the two aspects of the priesthood.
Do you feel the need to review the system of education
in formation houses?
A good formation is one that can be adapted to the
development and changes of society. I repeat what I have already said on
other occasions: it is true that young people are different from us; yet
we must accept them generously. Generosity is essential in accepting the
new generations, as is discernment: these two things go together. It is
a question of discerning in them what we should encourage and what we
should correct. I have noticed that a large number of the young men who
present themselves at the formation houses in countries such as Italy,
Spain, France, Germany and the United States of America, have a sound
professional training, sometimes even high level academic
qualifications, but lack a general culture and above all a Christian
This is why I hope that seminarians will be given a
propedeutic year at the beginning of their formation, and that formation
itself will be adapted to the characteristics of the new generations.
Then it is right to prevent the dispersion of academic disciplines and,
instead, to have a synthetic view of theology, stressing in addition the
role of philosophy and, in particular, metaphysics as a preliminary
preparation for theology.
According to the instructions of the 2008 document,
"Guidelines for the Use of Psychology in the Admission and Formation of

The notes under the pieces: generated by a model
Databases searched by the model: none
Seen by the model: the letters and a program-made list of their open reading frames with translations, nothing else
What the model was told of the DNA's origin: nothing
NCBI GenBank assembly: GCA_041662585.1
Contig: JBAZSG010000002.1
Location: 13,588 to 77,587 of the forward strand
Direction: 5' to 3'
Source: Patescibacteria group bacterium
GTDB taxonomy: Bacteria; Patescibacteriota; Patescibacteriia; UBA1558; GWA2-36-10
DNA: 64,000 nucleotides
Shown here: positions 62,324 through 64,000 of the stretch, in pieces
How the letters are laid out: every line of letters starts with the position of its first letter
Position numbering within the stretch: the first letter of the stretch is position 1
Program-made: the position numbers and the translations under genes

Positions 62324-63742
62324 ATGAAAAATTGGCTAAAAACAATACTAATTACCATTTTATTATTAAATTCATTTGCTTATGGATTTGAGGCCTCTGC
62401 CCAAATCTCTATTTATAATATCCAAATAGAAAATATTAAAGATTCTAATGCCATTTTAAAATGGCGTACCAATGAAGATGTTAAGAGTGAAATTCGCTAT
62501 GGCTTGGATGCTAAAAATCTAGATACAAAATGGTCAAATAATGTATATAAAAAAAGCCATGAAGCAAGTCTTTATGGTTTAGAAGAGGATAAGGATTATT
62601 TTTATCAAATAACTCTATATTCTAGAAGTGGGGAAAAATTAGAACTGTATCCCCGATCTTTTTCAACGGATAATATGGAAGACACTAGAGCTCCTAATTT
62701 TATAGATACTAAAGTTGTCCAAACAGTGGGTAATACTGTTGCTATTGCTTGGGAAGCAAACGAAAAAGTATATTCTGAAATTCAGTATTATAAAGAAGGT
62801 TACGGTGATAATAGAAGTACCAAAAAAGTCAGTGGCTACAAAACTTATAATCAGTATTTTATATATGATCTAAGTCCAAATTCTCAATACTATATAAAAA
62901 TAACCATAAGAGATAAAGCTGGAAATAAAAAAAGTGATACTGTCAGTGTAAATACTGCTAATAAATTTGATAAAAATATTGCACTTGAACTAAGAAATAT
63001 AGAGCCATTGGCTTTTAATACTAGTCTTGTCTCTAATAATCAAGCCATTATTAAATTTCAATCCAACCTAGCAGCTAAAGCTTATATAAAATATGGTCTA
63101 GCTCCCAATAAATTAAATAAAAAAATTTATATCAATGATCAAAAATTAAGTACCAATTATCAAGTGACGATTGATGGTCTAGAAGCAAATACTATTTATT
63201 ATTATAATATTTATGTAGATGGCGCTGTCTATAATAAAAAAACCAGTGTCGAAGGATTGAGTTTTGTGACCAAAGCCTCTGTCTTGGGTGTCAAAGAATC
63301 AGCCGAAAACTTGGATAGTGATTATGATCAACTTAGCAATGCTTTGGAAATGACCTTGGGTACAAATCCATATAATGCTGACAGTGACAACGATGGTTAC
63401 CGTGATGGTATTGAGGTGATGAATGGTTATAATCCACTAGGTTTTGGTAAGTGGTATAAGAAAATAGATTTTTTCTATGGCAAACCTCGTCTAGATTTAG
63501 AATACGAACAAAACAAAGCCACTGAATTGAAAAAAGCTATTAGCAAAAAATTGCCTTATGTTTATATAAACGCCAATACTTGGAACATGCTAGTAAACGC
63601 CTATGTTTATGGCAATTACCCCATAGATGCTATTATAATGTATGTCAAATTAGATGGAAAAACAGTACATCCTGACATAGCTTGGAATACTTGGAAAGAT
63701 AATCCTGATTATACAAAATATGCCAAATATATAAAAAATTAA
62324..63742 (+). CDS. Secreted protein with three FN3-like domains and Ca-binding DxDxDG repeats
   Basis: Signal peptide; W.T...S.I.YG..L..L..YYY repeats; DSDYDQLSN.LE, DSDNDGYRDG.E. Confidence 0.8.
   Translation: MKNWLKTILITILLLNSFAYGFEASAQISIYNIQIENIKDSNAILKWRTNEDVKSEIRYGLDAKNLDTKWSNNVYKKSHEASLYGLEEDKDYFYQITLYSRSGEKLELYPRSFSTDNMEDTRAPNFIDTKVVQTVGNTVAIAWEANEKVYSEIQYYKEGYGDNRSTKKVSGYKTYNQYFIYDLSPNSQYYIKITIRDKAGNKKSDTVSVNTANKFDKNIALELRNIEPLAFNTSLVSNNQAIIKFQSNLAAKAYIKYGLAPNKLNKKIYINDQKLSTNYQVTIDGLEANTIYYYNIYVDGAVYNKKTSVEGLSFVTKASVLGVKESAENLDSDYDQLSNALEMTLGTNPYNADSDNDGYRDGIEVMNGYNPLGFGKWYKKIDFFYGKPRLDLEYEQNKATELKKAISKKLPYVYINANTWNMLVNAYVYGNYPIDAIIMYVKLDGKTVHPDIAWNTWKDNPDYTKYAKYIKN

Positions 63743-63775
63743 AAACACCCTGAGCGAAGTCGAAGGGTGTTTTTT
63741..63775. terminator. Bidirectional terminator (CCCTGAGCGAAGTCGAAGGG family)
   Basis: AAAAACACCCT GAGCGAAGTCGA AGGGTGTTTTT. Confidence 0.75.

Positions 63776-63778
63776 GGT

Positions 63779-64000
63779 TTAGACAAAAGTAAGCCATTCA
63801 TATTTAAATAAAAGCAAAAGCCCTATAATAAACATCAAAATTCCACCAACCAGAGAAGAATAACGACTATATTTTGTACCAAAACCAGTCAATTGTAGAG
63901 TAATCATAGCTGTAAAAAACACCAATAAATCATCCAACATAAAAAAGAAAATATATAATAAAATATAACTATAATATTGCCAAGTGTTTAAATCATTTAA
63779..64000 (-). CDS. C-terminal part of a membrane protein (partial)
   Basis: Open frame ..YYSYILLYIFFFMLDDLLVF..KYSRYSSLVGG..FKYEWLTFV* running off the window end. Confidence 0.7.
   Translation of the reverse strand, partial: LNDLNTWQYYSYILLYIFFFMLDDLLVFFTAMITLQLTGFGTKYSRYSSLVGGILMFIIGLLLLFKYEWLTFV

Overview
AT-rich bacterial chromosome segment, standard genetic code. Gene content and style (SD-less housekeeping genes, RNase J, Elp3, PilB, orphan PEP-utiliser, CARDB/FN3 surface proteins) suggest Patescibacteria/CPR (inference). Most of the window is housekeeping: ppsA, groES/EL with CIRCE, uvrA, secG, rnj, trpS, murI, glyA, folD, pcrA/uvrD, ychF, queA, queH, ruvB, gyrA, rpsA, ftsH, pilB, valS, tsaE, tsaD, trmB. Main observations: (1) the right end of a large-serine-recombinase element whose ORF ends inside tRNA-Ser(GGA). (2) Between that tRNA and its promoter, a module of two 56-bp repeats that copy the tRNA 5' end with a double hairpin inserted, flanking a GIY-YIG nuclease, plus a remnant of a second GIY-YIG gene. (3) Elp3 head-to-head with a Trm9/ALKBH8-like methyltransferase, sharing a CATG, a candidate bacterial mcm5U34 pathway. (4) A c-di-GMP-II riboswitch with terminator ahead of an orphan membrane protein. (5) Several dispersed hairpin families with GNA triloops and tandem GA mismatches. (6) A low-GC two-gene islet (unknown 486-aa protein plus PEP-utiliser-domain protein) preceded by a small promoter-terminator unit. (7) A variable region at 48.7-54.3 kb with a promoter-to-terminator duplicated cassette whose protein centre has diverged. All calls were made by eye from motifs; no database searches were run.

Candidates for the Priesthood", what are the cases in which there may be
recourse to professional psychologists?
The answer is simple: when
necessary. In our document we desired to react to two exaggerations. The
first consists in saying that everyone must submit to an examination by
psychological experts; and the second, in saying that psychology and
psychologists are not to be trusted.
This ecclesial document,
which is not the first to speak of psychology, uses very positive tones
in this regard. The Church is sometimes blamed for showing a certain
distance, even suspicion, with regard to psychology. This is not true.
The proof is found in the document, where it says that, when necessary,
there should be recourse to specialists.
What does "when necessary"
mean? It means, as may be read in the document, when "it can help the
candidate overcome those psychological wounds... that are not yet healed
and that cause disturbances. These wounds, unknown to the candidate in
their real effects, are often erroneously attributed by him to causes
outside himself, thus depriving him of the possibility of facing them